You’ve probably walked up to one of your girlfriends and embarrassingly whispered, “Do you have a pad or a tampon?” This is the tell-tale sign that you’re not ovulating or pregnant, but on your period. Now, according to a recent study published in the journal Biology Letters, women are able to spot when other women are ovulating by simply looking at their face.

Unlike humans, many animals send obvious signals to indicate their fertility. For example, female cats yowl and spray urine during estrus, their time of ovulation and sexual receptivity. Meanwhile, other animals, like female chimps, have an eye-catching approach – their external sex organs swell as large as a cantaloupe during ovulation.

Ovulation cues in humans are subtle, but perceivable. Previous research has found women are more likely to dance and walk differently, but see, sound, smell, and look more attractive during the fertile days of their cycle, from a man’s perspective. These cues benefit men directly because the likelihood of reproducing is highest with a woman in her fertile cycle phase.

Study co-author Janek Lobmaier, at the University of Bern in Switzerland, and her colleagues, wondered if women, like men, have the ability to spot the fertility of other ovulating women, and how this can possibly be beneficial, in two experiments. In an online study, 160 women were shown pairs of photographs of women — one taken in the most fertile and one in the least fertile phase of their menstrual cycle — and asked to indicate which face they found more attractive (without knowing which is ovulatory). Women are fertile for a short duration of their menstrual cycle — a few days before and the day of ovulation.

In the second experiment, 60 women were given the same test in the lab. The participants were asked to choose the more attractive face, and which women would be more likely to steal their own date. Blood tests were taken to record the women's hormone levels. The study did not test the potential influence of naturally fluctuating estradiol levels.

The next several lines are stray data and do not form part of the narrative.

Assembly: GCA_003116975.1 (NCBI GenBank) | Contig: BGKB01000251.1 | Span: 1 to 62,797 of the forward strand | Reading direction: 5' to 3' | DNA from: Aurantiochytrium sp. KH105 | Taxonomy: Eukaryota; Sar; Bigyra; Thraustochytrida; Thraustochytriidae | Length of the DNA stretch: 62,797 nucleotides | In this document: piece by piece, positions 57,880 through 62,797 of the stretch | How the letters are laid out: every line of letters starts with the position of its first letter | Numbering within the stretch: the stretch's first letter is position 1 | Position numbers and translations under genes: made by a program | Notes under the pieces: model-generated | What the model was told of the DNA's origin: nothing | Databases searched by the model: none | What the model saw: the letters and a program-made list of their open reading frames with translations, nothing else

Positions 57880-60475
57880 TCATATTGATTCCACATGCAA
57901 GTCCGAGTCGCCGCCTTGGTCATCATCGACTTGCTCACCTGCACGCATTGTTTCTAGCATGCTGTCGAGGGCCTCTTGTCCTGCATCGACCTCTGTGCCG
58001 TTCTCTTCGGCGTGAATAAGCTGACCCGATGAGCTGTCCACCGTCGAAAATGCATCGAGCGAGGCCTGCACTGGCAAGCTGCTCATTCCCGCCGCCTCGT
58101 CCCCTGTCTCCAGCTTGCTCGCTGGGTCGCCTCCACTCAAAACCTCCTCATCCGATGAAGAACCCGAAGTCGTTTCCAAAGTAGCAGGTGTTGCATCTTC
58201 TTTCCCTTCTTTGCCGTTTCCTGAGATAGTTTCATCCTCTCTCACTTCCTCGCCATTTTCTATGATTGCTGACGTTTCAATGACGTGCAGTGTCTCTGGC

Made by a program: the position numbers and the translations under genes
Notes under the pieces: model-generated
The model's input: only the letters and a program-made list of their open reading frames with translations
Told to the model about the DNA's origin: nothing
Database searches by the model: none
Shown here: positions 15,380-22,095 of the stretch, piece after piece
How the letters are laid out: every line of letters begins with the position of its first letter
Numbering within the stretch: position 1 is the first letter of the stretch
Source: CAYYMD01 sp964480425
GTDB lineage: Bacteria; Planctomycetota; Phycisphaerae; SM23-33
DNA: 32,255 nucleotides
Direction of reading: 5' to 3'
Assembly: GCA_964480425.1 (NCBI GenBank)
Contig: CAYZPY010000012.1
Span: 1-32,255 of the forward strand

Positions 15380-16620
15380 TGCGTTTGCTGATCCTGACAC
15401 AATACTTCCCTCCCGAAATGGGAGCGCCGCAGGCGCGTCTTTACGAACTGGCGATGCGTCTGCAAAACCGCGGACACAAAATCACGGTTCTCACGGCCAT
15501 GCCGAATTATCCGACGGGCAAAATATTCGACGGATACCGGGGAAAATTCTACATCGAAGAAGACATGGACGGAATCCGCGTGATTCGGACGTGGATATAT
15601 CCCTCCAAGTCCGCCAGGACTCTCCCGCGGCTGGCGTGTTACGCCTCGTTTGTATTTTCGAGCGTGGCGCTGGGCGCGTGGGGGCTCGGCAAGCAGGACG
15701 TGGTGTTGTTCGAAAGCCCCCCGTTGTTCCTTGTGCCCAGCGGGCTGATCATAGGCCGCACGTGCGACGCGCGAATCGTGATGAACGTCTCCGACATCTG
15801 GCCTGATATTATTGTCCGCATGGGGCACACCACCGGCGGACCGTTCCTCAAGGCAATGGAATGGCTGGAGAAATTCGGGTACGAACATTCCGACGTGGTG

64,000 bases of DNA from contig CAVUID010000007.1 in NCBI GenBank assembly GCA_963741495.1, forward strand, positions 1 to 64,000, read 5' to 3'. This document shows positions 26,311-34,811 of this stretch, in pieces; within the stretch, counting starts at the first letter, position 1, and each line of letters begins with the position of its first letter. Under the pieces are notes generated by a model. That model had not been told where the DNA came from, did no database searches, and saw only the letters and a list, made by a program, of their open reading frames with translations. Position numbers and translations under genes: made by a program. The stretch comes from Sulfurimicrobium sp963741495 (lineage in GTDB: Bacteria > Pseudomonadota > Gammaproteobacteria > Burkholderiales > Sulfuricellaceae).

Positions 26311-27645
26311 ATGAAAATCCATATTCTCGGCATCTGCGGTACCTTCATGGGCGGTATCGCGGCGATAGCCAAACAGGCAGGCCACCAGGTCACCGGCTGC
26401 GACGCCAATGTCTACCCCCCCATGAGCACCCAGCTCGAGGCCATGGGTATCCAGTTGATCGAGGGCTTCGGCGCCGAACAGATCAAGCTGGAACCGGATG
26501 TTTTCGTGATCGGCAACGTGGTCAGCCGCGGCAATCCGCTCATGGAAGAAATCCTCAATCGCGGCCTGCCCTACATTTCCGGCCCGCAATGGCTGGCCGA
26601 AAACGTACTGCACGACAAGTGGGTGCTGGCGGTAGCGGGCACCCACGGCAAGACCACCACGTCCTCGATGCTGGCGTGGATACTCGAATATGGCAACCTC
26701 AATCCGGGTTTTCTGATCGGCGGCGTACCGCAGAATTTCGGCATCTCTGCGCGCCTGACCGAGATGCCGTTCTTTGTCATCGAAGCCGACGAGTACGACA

The findings revealed that unlike men, women did not find either the “fertile” or “less fertile” faces more attractive than one another. This was surprising to the researchers who hypothesized women to find the faces of their fertile peers more attractive. However, an interesting trend was found among the last group. Women who were not ovulating, but had high estradiol levels - female sex hormone linked to high general fertility - were more likely to pick the ovulatory woman as more likely to steal her date away.

“These results imply a role of estradiol when evaluating other women who are competing for reproduction,'” wrote the researchers in the study.

Meanwhile, Lobmaier believes this phenomenon may provide little to no benefit. “For women, there is perhaps no direct advantage to detect fertility in other women's faces, but there might be indirect benefits, for example by making sure her own partner does not commit adultery," she said.

The belief that women find other ovulatory women as rivals has been noted in scientific literature. A study released earlier this month, observed how women may perceive other women's fertility as a threat to their romantic relationships. Across four studies, heterosexual female participants — either engaged or married — were shown photographs of a series of women, and then asked how willing they would be, on a seven-point scale, for the women to befriend their partner. The women were not told which women were ovulating, and they didn't consciously consider the idea.

The participants were significantly more likely to want to create distance between the photographed woman and their partner when the other woman was ovulating. The participants were especially protective when they viewed their partner as desirable, and the women in the photograph was physically attractive. This process is known as mate guarding.

Besides creating physical distance, the authors found women would use employ tactics to keep their partners close. “Specifically, women with desirable partners reported that they would show increased sexual interest in their partners after viewing a high-fertility target, regardless of how attractive that target was,” the researchers wrote.

Although the ability to spot other ovulatory women may be effective, especially when it comes to mate guarding, in real life, this strategy could be exhausting. Rather than worry which women are more likely to be man eaters, it’s best to choose well and trust your friends.

Sources: Lobmaier JS, Bobst C, Probst F. Can women detect cues to ovulation in other women's faces? Biology Letters. 2016.

Oberzaucher E, Katina S, Schmehl SK et al. The myth of hidden ovulation: Shape and texture changes in the face during the menstrual cycle. Journal of Evolutionary Psychology. 2016.